The cycling world is filled with numbers, from power output and watts per kilo to CdA and FTP. There are so many equations and numbers to throw around, many of which have to do with cycling, your body, and its muscles.
VO2 max is one of the latter.
Instead of being a direct indicator of cycling performance like power-to-weight ratio or FTP, VO2 max is instead a measurement of what your body is capable of.
VO2 max is a very important measurement for cycling and for overall fitness, and in this article, we’ll dive into the details.
We’ll help explain ‘what is VO2 max’, how to do a VO2 max test, and how to increase your VO2 max.
What Is VO2 Max?
VO2 max is the maximal amount of oxygen that your body can consume and convert to energy at a given time.
The oxygen consumed is then used to break down nutrients in the body, such as carbohydrates, and utilize them for energy.
Without getting too deep into the exercise science weeds, VO2 max is basically your body’s maximal ability to use oxygen to break down nutrients and convert them to adenosine triphosphate (ATP).
VO2 max – specifically relative VO2 max – is measured in milliliters per kilogram per minute (mL/kg/min). In other words, VO2 max is a measurement of how many milliliters of oxygen your body can take in and process, per kilogram of body weight, per minute.
What Is VO2?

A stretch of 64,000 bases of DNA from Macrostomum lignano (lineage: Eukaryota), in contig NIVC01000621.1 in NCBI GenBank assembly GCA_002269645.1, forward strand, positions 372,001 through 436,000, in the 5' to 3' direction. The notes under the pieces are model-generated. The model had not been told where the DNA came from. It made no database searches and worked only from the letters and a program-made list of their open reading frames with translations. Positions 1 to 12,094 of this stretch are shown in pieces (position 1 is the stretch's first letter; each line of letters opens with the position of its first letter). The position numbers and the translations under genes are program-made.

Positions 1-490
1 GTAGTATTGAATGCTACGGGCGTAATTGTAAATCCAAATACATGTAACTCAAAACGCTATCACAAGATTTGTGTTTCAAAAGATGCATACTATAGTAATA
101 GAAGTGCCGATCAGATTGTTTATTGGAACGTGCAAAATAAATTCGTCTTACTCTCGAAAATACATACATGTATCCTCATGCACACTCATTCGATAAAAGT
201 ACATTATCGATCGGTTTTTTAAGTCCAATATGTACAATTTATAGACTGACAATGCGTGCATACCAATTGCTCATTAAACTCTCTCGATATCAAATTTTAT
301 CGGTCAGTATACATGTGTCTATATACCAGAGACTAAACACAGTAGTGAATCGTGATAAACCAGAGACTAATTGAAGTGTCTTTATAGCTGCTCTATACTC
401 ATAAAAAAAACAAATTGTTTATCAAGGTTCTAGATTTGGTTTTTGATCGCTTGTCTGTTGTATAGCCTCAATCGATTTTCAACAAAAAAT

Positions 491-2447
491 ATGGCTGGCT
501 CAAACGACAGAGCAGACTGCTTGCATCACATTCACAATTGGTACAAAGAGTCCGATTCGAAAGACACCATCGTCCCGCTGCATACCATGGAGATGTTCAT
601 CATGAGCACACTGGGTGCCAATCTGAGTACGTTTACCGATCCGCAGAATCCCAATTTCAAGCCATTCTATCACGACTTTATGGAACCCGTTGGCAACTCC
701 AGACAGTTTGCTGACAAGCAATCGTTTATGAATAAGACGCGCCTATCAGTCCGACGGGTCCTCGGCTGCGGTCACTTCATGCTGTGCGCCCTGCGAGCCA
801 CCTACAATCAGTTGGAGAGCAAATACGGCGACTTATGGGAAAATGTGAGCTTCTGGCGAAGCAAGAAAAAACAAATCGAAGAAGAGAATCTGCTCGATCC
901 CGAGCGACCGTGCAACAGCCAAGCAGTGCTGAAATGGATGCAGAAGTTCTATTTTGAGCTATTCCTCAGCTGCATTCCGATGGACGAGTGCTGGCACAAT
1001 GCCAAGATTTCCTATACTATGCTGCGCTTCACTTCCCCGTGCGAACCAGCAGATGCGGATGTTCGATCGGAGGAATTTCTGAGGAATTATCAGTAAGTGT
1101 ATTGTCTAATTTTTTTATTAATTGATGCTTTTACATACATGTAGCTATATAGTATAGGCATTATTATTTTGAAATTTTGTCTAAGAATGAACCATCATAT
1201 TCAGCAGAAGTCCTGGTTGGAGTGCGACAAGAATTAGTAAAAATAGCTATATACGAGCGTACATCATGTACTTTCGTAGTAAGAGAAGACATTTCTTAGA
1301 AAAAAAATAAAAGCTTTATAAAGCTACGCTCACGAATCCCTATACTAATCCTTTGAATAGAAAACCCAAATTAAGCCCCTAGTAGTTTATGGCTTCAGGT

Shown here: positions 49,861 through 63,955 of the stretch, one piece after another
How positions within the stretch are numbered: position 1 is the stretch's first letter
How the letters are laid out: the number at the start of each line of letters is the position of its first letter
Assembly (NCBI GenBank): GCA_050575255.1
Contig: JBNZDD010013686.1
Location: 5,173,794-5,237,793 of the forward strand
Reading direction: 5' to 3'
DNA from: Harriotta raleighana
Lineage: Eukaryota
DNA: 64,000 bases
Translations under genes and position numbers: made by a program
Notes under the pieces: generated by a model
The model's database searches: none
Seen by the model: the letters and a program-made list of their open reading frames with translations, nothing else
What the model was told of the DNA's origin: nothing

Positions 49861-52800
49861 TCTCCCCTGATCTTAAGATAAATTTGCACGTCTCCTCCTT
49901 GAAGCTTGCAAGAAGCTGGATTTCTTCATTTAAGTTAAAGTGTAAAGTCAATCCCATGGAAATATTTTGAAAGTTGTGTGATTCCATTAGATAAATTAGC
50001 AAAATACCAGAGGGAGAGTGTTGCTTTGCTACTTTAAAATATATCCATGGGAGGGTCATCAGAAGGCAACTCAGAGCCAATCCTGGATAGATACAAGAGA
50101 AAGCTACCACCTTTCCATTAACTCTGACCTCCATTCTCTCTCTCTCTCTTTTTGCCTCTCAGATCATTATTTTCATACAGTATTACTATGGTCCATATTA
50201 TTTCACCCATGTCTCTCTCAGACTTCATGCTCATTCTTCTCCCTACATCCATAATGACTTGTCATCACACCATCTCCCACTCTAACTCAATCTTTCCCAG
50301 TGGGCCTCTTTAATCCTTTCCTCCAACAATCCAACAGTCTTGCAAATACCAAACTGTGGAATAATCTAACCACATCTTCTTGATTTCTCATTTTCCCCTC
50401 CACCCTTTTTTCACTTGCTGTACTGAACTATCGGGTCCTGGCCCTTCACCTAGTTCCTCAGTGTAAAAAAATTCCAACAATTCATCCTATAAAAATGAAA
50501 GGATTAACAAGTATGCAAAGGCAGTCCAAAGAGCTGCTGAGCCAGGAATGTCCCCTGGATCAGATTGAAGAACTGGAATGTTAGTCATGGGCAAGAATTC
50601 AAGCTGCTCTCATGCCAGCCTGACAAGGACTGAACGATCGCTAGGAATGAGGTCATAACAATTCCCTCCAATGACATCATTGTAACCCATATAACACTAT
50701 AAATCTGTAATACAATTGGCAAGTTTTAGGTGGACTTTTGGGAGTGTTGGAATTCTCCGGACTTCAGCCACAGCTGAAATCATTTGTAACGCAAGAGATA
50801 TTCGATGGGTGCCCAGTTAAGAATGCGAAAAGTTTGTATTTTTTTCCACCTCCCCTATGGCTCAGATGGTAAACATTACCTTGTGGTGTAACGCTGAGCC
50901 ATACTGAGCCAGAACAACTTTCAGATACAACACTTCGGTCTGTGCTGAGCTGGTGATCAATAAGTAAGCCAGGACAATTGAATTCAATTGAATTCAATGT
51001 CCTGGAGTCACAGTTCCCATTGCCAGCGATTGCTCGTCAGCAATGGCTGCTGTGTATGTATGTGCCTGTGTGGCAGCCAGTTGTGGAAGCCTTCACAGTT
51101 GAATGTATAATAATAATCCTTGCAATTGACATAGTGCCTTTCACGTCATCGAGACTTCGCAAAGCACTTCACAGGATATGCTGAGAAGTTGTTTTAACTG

VO2 is not the same as VO2 max.
VO2 is simply your body’s ability to consume and convert oxygen to energy, but NOT at a maximal rate.
Your VO2 could be measured at any time throughout the day, and will be lower when resting (e.g. sleep) than during exercise (e.g. cycling).
What Is a VO2 Max Test?
Like a 20-minute power test to determine your functional threshold power (FTP), you can measure your VO2 max by completing a VO2 test. However, the protocol isn’t as simple as going out and doing a maximal cycling effort, especially if you want an accurate number.
There are some online calculators that can help you estimate your VO2 max by inputting your age, weight, FTP, maximal 5-minute power output, and more; but these are rough estimates.
Remember that VO2 max is a measure of your body’s ability to consume oxygen. You can’t measure that with a heart rate monitor, power meter, average speed, or time up a climb.
To get an accurate number for your VO2 max, you’ll need to head to an exercise science lab, put on a big mask, and complete a maximal exercise test.
During the test, you’ll be hooked up to a mask that measures the amount of air intake, and a heart rate monitor.